Hong Kong: Asian markets were mixed on Thursday, with oil prices rising slightly. Traders are still trying to make up for the latest losses caused by Omicron, but Wall Street is still full of uncertainty after the late collapse after the first case was reported in the United States.
The news that a patient was infected with a new variant made American investors shudder. They fear that the authorities will be forced to re-implement strict containment measures or even blockades, thereby undermining the recovery of the world’s top economies.
Previously, it was widely believed that the Fed would end its huge bond purchase financial support program sooner than expected, and start raising interest rates next year to prevent inflation from getting out of control — currently at a three-year high —.
Traders have been uneasy in recent weeks due to concerns about supply chain chaos, soaring energy costs and labor shortages leading to sharp increases in global prices.
Omicron’s announcement-and the warning that the vaccine may be ineffective against it-put them in trouble on Friday.
Although experts say that it will take several weeks to fully understand the true dangers of Omicron, the market is highly sensitive to any negative news about the crisis, and the VIX volatility indicator is at its highest level since early February.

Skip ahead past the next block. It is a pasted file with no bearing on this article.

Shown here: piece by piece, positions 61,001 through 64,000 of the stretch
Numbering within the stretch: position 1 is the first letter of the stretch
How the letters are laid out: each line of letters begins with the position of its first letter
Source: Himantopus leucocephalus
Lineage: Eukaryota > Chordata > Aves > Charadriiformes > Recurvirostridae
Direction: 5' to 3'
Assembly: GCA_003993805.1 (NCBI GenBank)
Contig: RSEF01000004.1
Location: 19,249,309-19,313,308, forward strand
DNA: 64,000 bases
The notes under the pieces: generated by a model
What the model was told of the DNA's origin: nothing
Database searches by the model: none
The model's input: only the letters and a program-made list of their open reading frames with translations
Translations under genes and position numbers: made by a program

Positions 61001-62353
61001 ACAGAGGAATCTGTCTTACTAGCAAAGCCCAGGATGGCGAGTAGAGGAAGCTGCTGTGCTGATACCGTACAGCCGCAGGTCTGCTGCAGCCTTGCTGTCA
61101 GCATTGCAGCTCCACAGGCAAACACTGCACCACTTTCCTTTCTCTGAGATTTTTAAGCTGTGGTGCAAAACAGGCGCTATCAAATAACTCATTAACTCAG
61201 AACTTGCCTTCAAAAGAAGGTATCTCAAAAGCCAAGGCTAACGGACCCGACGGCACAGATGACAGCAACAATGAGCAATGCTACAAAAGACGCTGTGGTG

At the same time, the major industrialized countries of the Organization for Economic Cooperation and Development (OECD) warned that the pressure of variation threatened global recovery and lowered their growth prospects for this year.
Disturbance on the New York trading floor was evident on Wednesday, when the announcement of pressure at that time caused losses in all three major indexes and was in a positive zone for most of the day.
“The Omicron variant is the number one uncertainty facing the U.S. economic outlook,” said Kim Mundy of the Commonwealth Bank of Australia.
Tokyo, Shanghai, Sydney, Singapore, Wellington and Jakarta all fell, but Hong Kong, Seoul, Taipei and Manila rose.
Later in the day, we will focus on the latest meetings of OPEC and other major suppliers. They will discuss plans to increase production each month to help calm prices. The possible impact of Omicron on demand may be a major topic.
As the United States and other major consumer countries, including China, decided to release some foreign exchange reserves, the group has proposed the possibility of suspending interest rate hikes.
Both main crude contracts rose Thursday, though they remain well below their levels from a week ago before they tanked more than 10 percent in reaction to the Omicron announcement.
“The arrival of the Omicron variant and the ensuing sell-off obviously increases the odds that OPEC+ will opt to hit the pause button,” Helima Croft of RBC Capital Markets said.
Investors are also waiting for the US employment data to be released on Friday, which will provide the latest snapshot of the state of the world’s top economies.